The announcement took up just two seconds of the keynote address at yesterday’s Apple Worldwide Developer’s Conference, but it seems that the iOS 9 update of HealthKit will finally add menstrual cycles to the enormous list of trackable data it can follow.
The Spire is a fitness tracker that also measures your breathing, so you can keep tabs on your lungs as well as your steps. Why would you want to do that? Creators Jonathan Palley and Neema Moraveji, of the Stanford's Calming Technology Lab, claim it can help make you a calmer person.
With Apple Watch quickly approaching its April release month, app developers are giving us a better sense of the wearable's capabilities than the designers at Cupertino. For instance, we know how the watch will work with your car or draw up a to do list. Now its health merits are getting some attention.
IBM wants its supercomputer Watson to help you get healthy—by analyzing your genes. A startup called Pathway Genomics is teaming up with IBM to create a fitness and diet tracking app that uses DNA sequencing and Watson's intelligence to give custom health recommendations.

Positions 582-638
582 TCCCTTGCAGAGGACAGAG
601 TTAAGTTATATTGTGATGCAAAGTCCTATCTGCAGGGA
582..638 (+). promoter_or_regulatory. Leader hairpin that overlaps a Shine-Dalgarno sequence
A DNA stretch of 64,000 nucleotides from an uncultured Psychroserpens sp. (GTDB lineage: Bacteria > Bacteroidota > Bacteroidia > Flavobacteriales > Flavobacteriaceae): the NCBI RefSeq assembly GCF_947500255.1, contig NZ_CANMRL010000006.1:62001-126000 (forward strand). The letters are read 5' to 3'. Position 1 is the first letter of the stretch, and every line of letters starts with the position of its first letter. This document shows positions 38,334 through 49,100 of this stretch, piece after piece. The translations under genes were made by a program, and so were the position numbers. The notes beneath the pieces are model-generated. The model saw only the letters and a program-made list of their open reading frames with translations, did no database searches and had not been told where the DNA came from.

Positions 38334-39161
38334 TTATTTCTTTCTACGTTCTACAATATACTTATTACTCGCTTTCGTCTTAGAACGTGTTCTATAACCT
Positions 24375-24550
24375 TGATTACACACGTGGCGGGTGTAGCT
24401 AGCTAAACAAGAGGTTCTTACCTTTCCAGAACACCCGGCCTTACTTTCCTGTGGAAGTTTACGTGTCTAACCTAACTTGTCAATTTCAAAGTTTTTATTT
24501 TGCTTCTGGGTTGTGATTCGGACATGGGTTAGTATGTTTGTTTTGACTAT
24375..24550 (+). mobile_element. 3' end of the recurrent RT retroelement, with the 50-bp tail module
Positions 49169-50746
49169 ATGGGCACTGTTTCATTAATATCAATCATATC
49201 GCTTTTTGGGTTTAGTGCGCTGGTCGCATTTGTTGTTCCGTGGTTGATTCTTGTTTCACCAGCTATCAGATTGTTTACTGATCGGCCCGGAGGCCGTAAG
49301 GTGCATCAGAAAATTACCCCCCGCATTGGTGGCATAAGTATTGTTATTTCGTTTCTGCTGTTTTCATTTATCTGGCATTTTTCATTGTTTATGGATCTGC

Since it seems like every company and its mother-company has a fitness tracker these days, it's refreshing when we see one that actually brings something unique to the table. Runtastic (the company behind my current favorite running app) has a new tracker called the Orbit. It's different!
Samsung's Gear Fit had every chance to be by far the best activity tracker you could own. It isn't. Not by a long shot. And there's nothing sadder than unrealized potential.
Last year, the Fitbit One was our favorite fitness tracker. It had a great design, solid accuracy for steps and floors climbed, and a nice screen. The only problem was that it was so easy to accidentally leave in a pair of pants. To combat this, the company created the Fitbit Flex, its first wrist-worn product.…